Martin Ewart, Chairman of the Group Advisory Board, Taranata Group
I really feel for the customers of TSB over the last week.
But I felt even more for the IT Director and their team as the service interruption unfolded. It is a lonely place to be when there is a major service outage at a large bank. I’ve been in that position myself – accountable for IT Service across a large bank and struggling to bring stability back to customer service after a failed change. It is a time to keep your nerve and trust the power of the team around you. Which is why the language of the CEO, Paul Pester, has been so interesting this week, telling the press that he had “taken control” and that he had brought in experts from IBM that were reporting “directly to him”.
It had echoes of a major service situation when I was the IT leader. We spent the whole weekend seeking to sort out a failed change that was about to have a major impact on our customer services. As the situation went on we had briefed the CEO and press responses were at the ready. Our key supplier (IBM in this case too) worked with us and other suppliers, and collectively the overall ‘team’ eventually found a solution.
The situation was resolved shortly before customers would have noticed the major issue, but just a few hours later and we would have been covered on breakfast news across all the major media networks. The power of the internal capability, working in conjunction with suppliers, found a way forward. The collaboration of this “team” resolved the situation and averted what would have been a major customer impact.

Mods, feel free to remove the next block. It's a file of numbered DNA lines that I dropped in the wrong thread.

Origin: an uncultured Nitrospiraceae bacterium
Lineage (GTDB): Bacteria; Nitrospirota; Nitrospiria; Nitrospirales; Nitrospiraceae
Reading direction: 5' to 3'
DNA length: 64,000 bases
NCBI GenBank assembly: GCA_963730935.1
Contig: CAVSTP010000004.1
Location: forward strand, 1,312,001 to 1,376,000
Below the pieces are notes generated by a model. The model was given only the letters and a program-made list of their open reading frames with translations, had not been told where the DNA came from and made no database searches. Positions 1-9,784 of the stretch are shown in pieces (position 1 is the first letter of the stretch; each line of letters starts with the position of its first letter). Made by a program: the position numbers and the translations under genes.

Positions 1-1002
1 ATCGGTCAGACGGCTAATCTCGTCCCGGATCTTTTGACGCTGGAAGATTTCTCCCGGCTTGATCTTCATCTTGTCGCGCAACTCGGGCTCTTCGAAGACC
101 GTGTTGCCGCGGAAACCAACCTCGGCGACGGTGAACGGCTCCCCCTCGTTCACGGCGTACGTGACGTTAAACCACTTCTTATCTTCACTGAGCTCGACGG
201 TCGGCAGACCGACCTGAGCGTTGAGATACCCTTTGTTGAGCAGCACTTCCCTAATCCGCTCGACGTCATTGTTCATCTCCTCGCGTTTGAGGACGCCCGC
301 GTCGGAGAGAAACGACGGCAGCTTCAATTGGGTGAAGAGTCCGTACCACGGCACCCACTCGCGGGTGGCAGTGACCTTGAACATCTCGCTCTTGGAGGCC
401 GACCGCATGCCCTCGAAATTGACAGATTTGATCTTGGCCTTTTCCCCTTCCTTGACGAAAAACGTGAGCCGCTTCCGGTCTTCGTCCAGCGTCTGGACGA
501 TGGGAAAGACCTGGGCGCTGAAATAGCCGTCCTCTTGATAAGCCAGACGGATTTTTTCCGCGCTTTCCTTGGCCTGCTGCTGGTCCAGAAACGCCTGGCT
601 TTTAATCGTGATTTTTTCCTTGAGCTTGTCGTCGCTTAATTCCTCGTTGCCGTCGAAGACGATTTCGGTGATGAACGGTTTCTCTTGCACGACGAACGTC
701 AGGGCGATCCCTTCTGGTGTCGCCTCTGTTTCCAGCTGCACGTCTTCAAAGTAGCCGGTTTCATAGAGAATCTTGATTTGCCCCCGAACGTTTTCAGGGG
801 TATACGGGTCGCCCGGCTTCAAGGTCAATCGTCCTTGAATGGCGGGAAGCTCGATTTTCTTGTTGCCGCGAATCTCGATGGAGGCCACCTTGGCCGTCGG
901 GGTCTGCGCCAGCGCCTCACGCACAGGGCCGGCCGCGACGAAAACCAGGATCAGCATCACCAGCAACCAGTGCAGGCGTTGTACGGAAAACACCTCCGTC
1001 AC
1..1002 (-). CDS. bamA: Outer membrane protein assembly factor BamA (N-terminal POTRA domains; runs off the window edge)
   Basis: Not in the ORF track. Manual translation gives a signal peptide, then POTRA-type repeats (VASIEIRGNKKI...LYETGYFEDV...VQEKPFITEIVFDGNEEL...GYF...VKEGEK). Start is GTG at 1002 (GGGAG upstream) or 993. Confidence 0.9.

Times like those experienced by TSB this week need calm heads, full support and trust in the team. They are best placed, with the right support, to stabilise the situation. There will be no group more concerned about the situation, and motivated to fix it than the IT function.
Paul Pester’s language in the briefings to media show that he is decisively ‘messaging’ his taking control. IBM are reporting “directly” to him. This tone may well give some assurance to his customers; however I wonder if it is the right message in the long run? Without being close to the details, I also wonder if it is, in fact, reality.
There will be well defined incident management processes and roles for such a critical service issue at TSB. At times like this, leaders need to trust these processes and practices to take you through the most difficult of times. It is what they are designed for. I wonder what the ongoing impact of a leader can be, having asked the outside help to report directly to him, rather than to do everything they can to support his team. What will be the aftershock after such a major event?
Once the fix is secured, it will be time to look at what the team can do to ensure it never happens again – and that the long-term solution includes leaders and workers.
I have every sympathy for the extreme challenges faced by TSB customers, they deserve better. I also hope the IT team at TSB feel as supported as I have been in the past, and that they are fully part of the preventative measures that come next.